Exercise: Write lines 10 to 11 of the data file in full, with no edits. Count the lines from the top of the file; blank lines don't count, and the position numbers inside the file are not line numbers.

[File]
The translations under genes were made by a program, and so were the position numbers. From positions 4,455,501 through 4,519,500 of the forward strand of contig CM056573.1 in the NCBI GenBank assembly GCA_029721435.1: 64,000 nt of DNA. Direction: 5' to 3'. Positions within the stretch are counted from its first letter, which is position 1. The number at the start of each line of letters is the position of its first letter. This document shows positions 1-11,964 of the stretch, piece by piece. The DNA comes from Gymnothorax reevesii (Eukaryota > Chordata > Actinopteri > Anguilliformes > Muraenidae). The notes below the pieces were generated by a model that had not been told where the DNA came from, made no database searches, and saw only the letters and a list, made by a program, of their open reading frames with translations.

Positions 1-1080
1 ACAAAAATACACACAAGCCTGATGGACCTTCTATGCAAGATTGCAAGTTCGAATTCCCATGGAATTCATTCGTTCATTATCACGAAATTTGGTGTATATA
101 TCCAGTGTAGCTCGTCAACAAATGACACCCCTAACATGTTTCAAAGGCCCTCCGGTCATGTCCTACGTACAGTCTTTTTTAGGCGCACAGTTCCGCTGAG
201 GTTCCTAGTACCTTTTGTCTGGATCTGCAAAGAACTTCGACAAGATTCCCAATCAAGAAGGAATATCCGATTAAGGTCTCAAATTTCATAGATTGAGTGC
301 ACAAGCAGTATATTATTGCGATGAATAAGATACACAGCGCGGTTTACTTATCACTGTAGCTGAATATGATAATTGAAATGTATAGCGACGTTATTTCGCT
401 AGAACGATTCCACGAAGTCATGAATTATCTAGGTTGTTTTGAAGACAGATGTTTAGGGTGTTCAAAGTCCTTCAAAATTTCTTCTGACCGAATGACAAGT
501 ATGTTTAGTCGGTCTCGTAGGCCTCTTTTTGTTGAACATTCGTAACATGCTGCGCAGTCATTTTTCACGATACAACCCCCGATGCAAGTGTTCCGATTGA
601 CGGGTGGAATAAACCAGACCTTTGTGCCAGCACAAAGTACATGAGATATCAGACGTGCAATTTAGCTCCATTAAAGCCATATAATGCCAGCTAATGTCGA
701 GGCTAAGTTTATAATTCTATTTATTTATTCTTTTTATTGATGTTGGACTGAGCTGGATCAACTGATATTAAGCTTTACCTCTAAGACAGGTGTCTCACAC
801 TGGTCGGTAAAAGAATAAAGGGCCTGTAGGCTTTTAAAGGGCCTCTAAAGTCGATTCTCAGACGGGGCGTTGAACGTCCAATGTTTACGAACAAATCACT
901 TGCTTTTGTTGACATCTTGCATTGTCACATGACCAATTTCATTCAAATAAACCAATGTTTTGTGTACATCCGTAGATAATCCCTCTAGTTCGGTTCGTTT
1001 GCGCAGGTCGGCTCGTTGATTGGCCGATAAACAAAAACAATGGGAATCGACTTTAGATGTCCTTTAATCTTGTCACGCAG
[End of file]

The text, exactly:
701 GGCTAAGTTTATAATTCTATTTATTTATTCTTTTTATTGATGTTGGACTGAGCTGGATCAACTGATATTAAGCTTTACCTCTAAGACAGGTGTCTCACAC
801 TGGTCGGTAAAAGAATAAAGGGCCTGTAGGCTTTTAAAGGGCCTCTAAAGTCGATTCTCAGACGGGGCGTTGAACGTCCAATGTTTACGAACAAATCACT